My eyebrow raises in some cases because if the place is unappealing to a long term renter it would be unappealing for the same reason for a short term renter. Whatever quality of the home is making it unrentable, is probably the item that is going to cause the bad reviews on the vacation rental sites.
This is true with one large exception if the factor is space. Its hard to live in tiny rooms but its easy to vacation in them.
Enjoy the new sharing economy, just make sure to consider the costs of insurance, marketing and scheduling guests, and cleaning, so you know your return on investment per weekend– and decide if a long term renter or vacation rental is the best way to go for your home.
Decrying the use of available housing as vacation rentals, instead of long term rentals, is an attempt to dictate how someone should handle their second home investment. Since VRBO home owners employ local property management and property maintenance companies, the economy they produce is local and employs locals. Depressing the market for second home owners is not a great idea for the local economy either.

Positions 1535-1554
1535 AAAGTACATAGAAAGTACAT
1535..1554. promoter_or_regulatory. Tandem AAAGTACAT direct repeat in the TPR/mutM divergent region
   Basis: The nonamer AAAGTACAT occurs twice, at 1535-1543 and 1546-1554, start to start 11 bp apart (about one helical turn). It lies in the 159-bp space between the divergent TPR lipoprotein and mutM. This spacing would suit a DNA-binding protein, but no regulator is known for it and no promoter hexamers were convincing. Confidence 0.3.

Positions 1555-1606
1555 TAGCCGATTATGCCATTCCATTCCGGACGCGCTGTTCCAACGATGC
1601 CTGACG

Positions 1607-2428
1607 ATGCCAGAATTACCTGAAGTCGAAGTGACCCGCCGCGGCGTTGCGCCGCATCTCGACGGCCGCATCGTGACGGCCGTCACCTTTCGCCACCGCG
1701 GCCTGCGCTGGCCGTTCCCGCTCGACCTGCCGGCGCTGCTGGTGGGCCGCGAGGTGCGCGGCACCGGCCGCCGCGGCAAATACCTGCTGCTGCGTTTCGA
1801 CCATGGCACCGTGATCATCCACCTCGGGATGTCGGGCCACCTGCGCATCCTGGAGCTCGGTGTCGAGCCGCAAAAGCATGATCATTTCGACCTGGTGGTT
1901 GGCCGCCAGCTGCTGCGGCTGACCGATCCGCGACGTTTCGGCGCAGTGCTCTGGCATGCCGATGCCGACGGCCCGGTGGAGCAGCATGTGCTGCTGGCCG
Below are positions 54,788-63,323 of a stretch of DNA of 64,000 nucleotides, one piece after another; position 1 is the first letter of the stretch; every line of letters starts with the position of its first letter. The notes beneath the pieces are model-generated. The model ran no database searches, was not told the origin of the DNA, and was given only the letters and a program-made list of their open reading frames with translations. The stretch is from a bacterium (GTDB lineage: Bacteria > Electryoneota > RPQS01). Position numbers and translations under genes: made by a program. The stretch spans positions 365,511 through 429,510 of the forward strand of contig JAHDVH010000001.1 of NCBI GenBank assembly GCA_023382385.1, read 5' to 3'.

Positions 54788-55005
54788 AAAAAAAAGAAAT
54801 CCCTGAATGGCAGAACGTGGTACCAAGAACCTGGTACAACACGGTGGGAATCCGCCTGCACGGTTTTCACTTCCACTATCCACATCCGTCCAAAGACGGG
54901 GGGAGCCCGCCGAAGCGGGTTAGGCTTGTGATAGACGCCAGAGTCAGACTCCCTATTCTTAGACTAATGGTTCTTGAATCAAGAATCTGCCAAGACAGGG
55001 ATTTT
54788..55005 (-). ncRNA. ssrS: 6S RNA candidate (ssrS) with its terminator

Do teachers need affordable housing? Absolutely. That is why Cheryl Chandler, owner/broker of Cheryl&Co in Rifle, Colorado has supported and implemented the heroes program. Qualifying heroes include Firefighters, Law Enforcement, Military (Active, Reserve & Veterans), Healthcare Professionals, EMS, and Teachers. This program is a giving back from the lender and the real estate agents as a gift for their closing. They can use for down payment or other expenses. This program can be part of the solution for teacher participation in the real estate market.
Glenwood Springs is an amazing community heroes, property owners, property managers, and home maintenance laborers all love to serve– and travellers love to enjoy.